2018 Success Stories: Canada’s national gene discovery programs exceeded expectations
Message from Dr. Christopher McMaster

When I look back at the accomplishments that we have achieved since I became Scientific Director of CIHR’s Institute of Genetics in July, I can definitely say that my first half year has held many surprises.

The Rare Diseases: Models and Mechanisms Network (RDMM) constitutes yet another example of the Institute of Genetics’ (IG) leadership in the inherited disease research area. The Network fosters collaboration between clinicians identifying those new genes and biomedical researchers who can study the mechanisms underlying the diseases in suitable animal or cellular models.

Since the launch of this program, they are progressing at a higher success rate than anticipated, largely because of the international uptake of the Matchmaker Exchange initiative. Matchmaker has accelerated the identification of additional families with the same rare disease

Because of the unmet need and the importance of this program for patients, most of whom are infants or children, IG increased the funding of the RDMM to sustain its activities longer in the last year of its funding.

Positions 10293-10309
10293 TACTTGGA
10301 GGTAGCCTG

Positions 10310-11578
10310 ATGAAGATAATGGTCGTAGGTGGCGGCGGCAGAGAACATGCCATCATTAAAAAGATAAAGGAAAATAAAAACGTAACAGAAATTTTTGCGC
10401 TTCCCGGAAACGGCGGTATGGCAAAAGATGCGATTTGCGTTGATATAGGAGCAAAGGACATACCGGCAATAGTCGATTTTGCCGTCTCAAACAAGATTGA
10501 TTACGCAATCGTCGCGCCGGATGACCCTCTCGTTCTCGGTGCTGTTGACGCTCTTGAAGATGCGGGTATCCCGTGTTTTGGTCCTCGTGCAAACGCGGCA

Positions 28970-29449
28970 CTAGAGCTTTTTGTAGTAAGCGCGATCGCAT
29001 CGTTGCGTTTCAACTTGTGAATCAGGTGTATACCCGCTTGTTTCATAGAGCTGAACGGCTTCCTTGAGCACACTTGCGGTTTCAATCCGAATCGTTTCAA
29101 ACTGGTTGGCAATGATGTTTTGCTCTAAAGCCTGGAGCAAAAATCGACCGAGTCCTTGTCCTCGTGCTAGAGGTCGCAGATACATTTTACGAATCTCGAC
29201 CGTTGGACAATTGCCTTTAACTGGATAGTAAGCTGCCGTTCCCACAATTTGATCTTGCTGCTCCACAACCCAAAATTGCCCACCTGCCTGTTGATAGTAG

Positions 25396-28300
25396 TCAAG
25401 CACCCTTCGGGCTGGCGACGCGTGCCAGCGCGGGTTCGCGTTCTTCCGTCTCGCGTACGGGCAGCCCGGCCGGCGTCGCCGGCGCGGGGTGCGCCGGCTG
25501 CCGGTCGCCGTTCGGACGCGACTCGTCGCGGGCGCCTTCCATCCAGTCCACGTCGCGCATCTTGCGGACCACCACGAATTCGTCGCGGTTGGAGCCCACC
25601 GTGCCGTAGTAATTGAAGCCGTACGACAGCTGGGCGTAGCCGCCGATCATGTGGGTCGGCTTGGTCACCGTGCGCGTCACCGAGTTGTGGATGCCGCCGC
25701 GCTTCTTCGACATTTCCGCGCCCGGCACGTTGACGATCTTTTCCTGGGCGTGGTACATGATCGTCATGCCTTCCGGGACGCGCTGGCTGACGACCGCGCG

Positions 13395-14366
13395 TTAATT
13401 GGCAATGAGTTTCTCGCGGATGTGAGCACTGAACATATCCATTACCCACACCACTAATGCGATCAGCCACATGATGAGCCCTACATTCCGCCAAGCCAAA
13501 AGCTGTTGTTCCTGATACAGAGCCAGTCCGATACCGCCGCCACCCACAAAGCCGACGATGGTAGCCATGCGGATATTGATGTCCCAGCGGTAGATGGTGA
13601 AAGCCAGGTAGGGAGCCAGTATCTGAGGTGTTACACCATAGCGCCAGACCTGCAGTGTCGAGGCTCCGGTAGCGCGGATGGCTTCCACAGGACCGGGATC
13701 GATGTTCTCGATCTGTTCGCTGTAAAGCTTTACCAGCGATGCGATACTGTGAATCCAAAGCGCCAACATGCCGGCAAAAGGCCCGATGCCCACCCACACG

We also launched a new iteration of the program in collaboration with the Institute of Nutrition, Metabolism and Diabetes and Genome Canada. As the network, the first of its kind worldwide has inspired similar initiatives in Europe, Japan, and Australia, international linkages with these emerging networks is a novel and important aspect of this second call for applications.

Looking forward, this will allow Canadian clinicians and researchers to maintain their international leadership role, as well as foster the establishment of international collaboration for the genes, for which no suitable model can be identified in Canada: all of which will directly benefit patients.

Why is inherited gene discovery important? It allows for a DNA test for the disease, that can be developed immediately, which reduces the diagnostic time from several years to around a month.  It also enables more accurate genetic counselling for patients and family members, and it provides insight into the molecular basis of the disease - the first step required to find a treatment or cure.

As we look to the future, I foresee IG playing an even greater catalyst role, creating the conditions that bring together experts across a broad range of disciplines, as they collaborate for better health, examining the issues facing our constituency through multiple lenses and working together to achieve the best outcomes for Canadians.

The team at IG is united in our objective to remain focused on building the capacity of our research partners in order to successfully resolve today’s concerns and tomorrow s challenges.

Christopher McMaster

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